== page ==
Stranger Danger?

For the past many weeks our cadre of grad students has been vetting ideas about the design of an exhibit that will compel complete strangers to have some sort of meaningful conversation. A lot of the subject matter has been fascinating—everything from vintage postcards to Dr. Seuss and socially-mapped campus spaces—but it just came to me today that at the heart of all of our brainstorming we have been operating on an unspoken premise: that people fundamentally hate talking to people they don’t know. Even our most stunning social technology strategies have been posited in the form of a ploy that will cause people to socialize with those that surround them when they ordinarily might not. We have assumed that if we were transparent then our social experiment might not work or be interesting, or even worse, people might avoid the exhibit like most of those with whom we associate the word “stranger,” like the toothless lady on the 49 bus with the 10 dogs named after silent film stars which she needs to tell you all about, or the slightly reclusive and inappropriate ‘friend-of-a-friend’ we are forced to exchange pleasantries with at a party. But is this really true? Are people categorically against talking to people they don’t know? Or are they merely held back from doing this by an array of fears, prejudices and social conditionings? Do we need to be oblique, or could a functional exhibit be based around the idea of ‘strangers?’

To go some way toward answering these questions I went out in search of precedents. I wanted to find successful and transparent attempts to get strangers to talk. What I found was Omegle, a devastatingly simple website invented by high school senior Leif K-Brooks that allows you to push a button and be connected through IM with another random person who just did the same thing. 1327 users are doing it right now—voluntarily talking with a randomly-selected stranger. The site opened just a month ago and it has already gone viral on an array of blogs and news sources. Aside from ensuring a likely very bright future for its young inventor, it more importantly shows that people (or at least a healthy number of people) actively seek contact with strangers.

So what is the appeal of using a service like Omegle? Well, for starters, its participants are self-selecting. Omeglers come at will for the expressed purpose of talking with a stranger. There is no ‘hook’ nor are the participants inveigled. Elementary as it may seem, I think this is a noteworthy approach. Regardless of the form our exhibit ends up taking or the content it enfolds, this kind of transparency could create a context for conversation precisely because visitors would be declaring themselves open to the prospect by entering. Engagement, in this case, becomes a socially safer activity because the risk of rejection and disinterest is minimized. Also most people abhor a bait and switch, and in a society full of them folks have become savvy and equally as cynical in spotting such phenomena. I would hate for our exhibit to read this way. The second thing that Omegle has going for it is the anonymity of the internet, this allows users a certain measure of digital distance from each other which works to thwart a lot of the social anxieties associated with meeting somebody new. If we could come up with a real-world analogue for this, some sort of interactive message board or installation, an asynchronous leaving and responding to content where the dialog exists in a space by itself, unrelated to the actual people responsible for it, it may actually encourage people to contribute more freely. I personally love the idea of doing this with video, so the human element is retained, but within the safe structure of this asynchronous format. This could also be part of a strategy to scale the level of personal-ness or face-to-face-ness of the dialog we are trying to create, since the thought of parking yourself next to someone and having a heart-to-heart may be simply off the social menu for most, even in the most provoking of contexts. If we allow people to select their level of involvement it might open more people up to the possibility of actually participating.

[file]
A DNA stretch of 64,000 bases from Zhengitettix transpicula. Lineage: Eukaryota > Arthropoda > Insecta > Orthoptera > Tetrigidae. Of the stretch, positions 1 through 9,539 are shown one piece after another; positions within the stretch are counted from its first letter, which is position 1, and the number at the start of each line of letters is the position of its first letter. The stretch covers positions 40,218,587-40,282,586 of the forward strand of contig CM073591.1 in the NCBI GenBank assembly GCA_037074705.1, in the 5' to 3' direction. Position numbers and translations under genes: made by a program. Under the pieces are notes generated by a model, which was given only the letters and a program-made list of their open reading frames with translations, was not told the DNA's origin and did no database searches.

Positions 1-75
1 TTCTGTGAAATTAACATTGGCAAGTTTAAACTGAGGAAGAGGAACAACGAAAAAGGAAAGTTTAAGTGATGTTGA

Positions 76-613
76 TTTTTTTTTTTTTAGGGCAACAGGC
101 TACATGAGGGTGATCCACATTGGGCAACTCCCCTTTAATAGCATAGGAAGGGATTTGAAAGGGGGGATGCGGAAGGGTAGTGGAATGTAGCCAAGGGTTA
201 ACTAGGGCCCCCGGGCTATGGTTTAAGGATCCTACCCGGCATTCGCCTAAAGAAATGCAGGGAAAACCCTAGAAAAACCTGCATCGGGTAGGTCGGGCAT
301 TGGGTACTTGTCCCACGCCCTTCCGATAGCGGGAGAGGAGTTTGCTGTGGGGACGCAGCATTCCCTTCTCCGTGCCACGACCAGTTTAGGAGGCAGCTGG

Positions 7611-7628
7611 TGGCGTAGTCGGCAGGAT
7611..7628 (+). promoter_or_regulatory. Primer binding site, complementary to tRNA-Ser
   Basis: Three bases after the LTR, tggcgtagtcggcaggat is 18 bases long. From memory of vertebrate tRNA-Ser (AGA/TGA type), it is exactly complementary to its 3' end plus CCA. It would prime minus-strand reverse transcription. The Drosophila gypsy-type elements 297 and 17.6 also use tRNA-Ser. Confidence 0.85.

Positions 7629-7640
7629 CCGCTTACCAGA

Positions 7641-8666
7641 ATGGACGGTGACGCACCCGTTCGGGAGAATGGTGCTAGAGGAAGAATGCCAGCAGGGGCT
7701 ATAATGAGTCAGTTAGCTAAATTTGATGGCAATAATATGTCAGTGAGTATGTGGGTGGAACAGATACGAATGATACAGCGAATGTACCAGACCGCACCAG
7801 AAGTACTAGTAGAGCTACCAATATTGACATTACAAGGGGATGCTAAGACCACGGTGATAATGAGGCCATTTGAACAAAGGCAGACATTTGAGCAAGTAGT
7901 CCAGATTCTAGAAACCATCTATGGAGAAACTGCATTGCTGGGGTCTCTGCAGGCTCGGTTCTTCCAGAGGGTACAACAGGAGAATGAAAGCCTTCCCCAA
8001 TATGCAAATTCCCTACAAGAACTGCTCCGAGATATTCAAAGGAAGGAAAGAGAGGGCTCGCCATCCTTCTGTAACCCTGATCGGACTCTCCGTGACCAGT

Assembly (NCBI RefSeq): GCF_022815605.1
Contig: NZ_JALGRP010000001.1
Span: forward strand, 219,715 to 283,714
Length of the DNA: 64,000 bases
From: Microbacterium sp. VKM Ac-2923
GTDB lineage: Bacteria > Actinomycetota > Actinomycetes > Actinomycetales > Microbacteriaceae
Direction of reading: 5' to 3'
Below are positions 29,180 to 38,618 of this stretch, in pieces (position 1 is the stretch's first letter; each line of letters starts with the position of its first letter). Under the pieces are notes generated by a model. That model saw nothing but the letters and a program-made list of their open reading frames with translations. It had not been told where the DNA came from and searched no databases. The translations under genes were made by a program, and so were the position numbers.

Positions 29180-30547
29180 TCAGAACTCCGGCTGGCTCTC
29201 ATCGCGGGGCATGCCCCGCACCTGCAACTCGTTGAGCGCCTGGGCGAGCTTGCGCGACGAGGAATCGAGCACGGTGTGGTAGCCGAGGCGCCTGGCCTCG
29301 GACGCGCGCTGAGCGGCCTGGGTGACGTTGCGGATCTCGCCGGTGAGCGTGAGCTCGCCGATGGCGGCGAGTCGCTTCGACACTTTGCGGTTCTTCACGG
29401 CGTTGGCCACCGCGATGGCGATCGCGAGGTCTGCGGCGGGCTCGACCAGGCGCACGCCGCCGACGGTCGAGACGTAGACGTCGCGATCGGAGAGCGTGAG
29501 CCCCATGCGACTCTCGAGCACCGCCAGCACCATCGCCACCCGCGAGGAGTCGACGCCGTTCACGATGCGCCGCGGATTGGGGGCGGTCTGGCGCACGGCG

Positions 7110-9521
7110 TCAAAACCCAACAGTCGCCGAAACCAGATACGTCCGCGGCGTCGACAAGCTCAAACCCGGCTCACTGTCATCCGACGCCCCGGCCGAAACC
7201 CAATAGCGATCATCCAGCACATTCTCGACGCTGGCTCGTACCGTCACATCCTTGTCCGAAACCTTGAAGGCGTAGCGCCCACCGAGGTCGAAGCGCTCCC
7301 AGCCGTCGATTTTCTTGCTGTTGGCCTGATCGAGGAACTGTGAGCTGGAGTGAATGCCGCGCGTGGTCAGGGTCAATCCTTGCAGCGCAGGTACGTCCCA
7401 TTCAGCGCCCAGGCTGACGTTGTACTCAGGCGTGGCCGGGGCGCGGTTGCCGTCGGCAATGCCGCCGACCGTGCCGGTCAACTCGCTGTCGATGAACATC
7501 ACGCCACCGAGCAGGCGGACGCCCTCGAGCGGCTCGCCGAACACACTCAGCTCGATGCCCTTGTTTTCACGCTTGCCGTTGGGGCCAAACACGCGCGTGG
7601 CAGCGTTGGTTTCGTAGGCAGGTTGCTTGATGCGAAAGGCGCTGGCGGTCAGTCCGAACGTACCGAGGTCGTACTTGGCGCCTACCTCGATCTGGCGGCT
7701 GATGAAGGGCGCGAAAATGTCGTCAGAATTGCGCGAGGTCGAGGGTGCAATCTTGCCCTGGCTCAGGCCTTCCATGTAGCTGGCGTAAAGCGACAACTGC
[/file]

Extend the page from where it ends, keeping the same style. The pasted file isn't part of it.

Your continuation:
Thinking upon the whole topic of our exhibit has made me wonder what exactly we are hoping for people to get out of all of this ‘stranger talk?’ Talking, in and of itself, has no innate value, nor is the mere act of speech involving a stranger. Where the potential lies is in the making of connections and realizations with and about people who we may misunderstand or find undesirable, uninteresting, too different, or simply anonymous. At its best it could be an avenue for mutual understanding, creativity, real humanity. In this sense, it is not just ‘talk’ that we are after, because we talk with a lot of strangers about the weather, or our coffee order, or any of a number of banalities that leave very little impression upon the way we conduct our lives or think about others. What we should be after is the facilitation of some kind of interchange that will make a stranger less strange, less distant, more human, more valuable. Everybody is somebody else’s stranger, and perhaps this is an idea that we could pull open and look at—how can we look at the world and not see strangers but potentialities, people we can talk to.

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